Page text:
It looks like the KBrO3 might not be pure. I purchased it from Onyxmet, I'll contact them and see what they say.
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[*] posted on 24-6-2021 at 03:03


Can chloride ions with bromate in acidic condition form chlorine and interhalogen BrCl?
5Cl- + BrO3 + 6H+ -> 2 Cl2 + BrCl + 3H2O

The reaction is similar to that which will occur when mixing potassium bromide and bromate in acidic conditions

[Edited on 24-6-2021 by Oxy]
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[*] posted on 24-6-2021 at 06:31


Yes, this is what actually occurs. If you add solid KBrO3 to HCl (e.g. 20% HCl), then you get a lot of fizzling/bubbling and a mix of gases escapes from the liquid. This mix is Cl2 with BrCl and has a fairly strong yellow color (much more colorful than Cl2). The liquid itself becomes like piss, the color of dissolved BrCl, which masks the weak color of Cl2.

A nice experiment is to put 3 ml or so of concentrated HCl in a test tube and add a spatula full of KBrO3 to that. This gives a fairly vigorous reaction, and there also is some heating. Under these conditions, nearly all Cl2 and BrCl escape as gas and you get a nice golden yellow gas mix above the liquid.




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[*] posted on 24-6-2021 at 10:23


Quote: Originally posted by MidLifeChemist  
Adding concentrated H2SO4 to solid KBrO3 sounds like a quick, easy way to make some concentrated bromine water.


Better is to mix KBr and KBrO3 solutions and add some acid. This is often used in bromatometry.




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[*] posted on 26-6-2021 at 07:24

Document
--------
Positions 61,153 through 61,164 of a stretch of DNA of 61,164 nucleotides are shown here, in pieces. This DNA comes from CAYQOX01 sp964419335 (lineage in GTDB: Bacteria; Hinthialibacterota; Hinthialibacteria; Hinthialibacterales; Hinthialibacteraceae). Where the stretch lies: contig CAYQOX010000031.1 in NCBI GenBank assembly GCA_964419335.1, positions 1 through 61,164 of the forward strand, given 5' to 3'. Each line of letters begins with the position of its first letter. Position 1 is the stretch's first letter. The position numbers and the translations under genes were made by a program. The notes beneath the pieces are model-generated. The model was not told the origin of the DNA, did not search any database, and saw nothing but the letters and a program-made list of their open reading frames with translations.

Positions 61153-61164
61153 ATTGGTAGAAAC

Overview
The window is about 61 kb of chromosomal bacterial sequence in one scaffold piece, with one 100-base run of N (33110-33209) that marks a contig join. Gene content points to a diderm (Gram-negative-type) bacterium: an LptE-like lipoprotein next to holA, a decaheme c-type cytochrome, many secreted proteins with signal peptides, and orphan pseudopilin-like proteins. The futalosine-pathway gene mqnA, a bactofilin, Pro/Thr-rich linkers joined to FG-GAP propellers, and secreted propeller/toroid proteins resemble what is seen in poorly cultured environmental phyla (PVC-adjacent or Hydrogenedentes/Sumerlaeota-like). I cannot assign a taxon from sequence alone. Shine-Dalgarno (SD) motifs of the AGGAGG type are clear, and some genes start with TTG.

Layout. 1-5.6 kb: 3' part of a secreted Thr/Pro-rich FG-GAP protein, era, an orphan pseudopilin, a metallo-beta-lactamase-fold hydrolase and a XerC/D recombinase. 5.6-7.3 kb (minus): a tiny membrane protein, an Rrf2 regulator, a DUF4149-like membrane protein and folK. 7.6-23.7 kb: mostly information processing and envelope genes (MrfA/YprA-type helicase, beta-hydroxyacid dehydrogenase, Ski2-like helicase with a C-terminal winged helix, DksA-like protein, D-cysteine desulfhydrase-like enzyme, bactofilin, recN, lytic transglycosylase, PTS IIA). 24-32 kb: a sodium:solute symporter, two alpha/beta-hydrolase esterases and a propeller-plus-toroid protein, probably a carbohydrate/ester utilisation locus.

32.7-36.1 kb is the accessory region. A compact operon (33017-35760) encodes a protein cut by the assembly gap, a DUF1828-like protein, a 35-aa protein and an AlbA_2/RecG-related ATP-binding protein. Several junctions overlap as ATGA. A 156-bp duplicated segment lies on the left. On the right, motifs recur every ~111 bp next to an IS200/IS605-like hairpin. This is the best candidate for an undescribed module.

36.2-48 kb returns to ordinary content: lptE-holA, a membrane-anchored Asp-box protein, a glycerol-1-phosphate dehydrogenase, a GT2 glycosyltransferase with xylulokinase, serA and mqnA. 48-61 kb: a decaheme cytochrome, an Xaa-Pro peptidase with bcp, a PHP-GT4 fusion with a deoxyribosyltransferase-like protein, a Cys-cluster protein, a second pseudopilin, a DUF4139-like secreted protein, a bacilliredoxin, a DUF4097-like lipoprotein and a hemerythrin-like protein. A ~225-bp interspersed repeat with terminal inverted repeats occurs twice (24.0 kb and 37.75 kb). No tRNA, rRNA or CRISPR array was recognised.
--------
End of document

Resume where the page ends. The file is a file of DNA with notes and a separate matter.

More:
Just to confirm - based on my test of adding 2M HNO3 to both aqueous and solid KBrO3, and getting copious amount of bromine, there should be little doubt that the KBrO3 is contaminated with KBr or something similar.

Do you all agree?
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[*] posted on 26-6-2021 at 08:00


Yes. You can separate them by fractional crystallization. KBr is far more soluble than KBrO3. KBrO3 is very soluble in hot water (49,7 g/100 ml at 100°C), so make hot saturated solution and let it cool down to room tepmterature and than in the fridge. Solubility of KBrO3 at 0°C is 3,1 g/100 ml, so you get most of your KBrO3 from solution. You can get more by evaporation of some water, but for that you need to know KBr:KBrO3 ratio. You can determine KBrO3 content by iodometry (if it isn't on the label). Or you can precipitate rest of the bromate as Sr(BrO3)2 or Ba(BrO3)2. You can use them for flame coloring or you can make from them HBrO3 by double displacement with H2SO4 (30% HBrO3 should be fine). You can use acid for making other bromates or just do some experiments with it. HBrO3 is sensitive to light (so store it in brown glass and in dark place) and tends to slowly decompose to Br2 and O2.

[Edited on 26-6-2021 by Bedlasky]